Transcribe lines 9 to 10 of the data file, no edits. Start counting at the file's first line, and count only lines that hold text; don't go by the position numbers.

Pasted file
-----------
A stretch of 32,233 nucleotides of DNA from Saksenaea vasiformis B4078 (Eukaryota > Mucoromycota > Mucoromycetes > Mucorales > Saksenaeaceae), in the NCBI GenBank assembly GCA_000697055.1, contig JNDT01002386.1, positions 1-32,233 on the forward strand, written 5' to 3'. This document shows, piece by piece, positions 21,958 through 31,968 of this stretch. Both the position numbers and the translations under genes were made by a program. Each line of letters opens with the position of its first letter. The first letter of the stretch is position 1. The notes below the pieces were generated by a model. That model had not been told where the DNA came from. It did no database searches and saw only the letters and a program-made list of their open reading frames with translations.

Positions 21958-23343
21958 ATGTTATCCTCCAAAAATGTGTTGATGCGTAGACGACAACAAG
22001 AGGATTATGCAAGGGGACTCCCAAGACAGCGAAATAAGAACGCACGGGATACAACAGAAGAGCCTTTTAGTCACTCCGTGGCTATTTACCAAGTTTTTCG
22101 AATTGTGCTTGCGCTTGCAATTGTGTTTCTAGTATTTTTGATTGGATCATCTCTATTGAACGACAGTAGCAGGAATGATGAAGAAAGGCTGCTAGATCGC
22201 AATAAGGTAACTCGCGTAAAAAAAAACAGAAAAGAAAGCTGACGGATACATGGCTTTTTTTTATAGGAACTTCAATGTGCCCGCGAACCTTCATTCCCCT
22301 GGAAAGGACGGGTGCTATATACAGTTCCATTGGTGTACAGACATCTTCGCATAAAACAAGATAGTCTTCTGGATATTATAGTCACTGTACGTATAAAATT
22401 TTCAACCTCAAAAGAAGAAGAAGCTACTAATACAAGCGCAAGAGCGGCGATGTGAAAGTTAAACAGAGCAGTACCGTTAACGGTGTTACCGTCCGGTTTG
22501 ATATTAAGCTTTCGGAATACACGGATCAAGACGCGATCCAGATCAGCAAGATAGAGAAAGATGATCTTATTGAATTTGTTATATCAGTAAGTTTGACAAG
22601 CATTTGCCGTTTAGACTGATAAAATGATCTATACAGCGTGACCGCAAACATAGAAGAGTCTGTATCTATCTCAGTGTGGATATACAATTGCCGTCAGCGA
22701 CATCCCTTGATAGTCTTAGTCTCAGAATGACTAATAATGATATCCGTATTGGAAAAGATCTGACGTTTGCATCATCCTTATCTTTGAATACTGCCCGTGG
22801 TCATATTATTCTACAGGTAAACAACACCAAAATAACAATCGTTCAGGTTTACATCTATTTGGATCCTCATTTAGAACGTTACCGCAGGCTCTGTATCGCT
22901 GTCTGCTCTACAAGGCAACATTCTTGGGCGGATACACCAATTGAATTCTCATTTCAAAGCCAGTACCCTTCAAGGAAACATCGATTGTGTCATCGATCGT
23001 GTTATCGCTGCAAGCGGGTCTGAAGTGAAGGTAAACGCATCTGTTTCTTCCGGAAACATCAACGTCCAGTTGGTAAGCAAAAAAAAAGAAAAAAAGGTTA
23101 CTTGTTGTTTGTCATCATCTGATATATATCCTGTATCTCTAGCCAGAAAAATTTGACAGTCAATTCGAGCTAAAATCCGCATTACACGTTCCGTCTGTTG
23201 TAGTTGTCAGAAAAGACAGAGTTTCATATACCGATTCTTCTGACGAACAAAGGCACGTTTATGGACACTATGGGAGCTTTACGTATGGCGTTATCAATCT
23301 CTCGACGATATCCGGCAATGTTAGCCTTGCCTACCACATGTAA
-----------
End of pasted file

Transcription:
22501 ATATTAAGCTTTCGGAATACACGGATCAAGACGCGATCCAGATCAGCAAGATAGAGAAAGATGATCTTATTGAATTTGTTATATCAGTAAGTTTGACAAG
22601 CATTTGCCGTTTAGACTGATAAAATGATCTATACAGCGTGACCGCAAACATAGAAGAGTCTGTATCTATCTCAGTGTGGATATACAATTGCCGTCAGCGA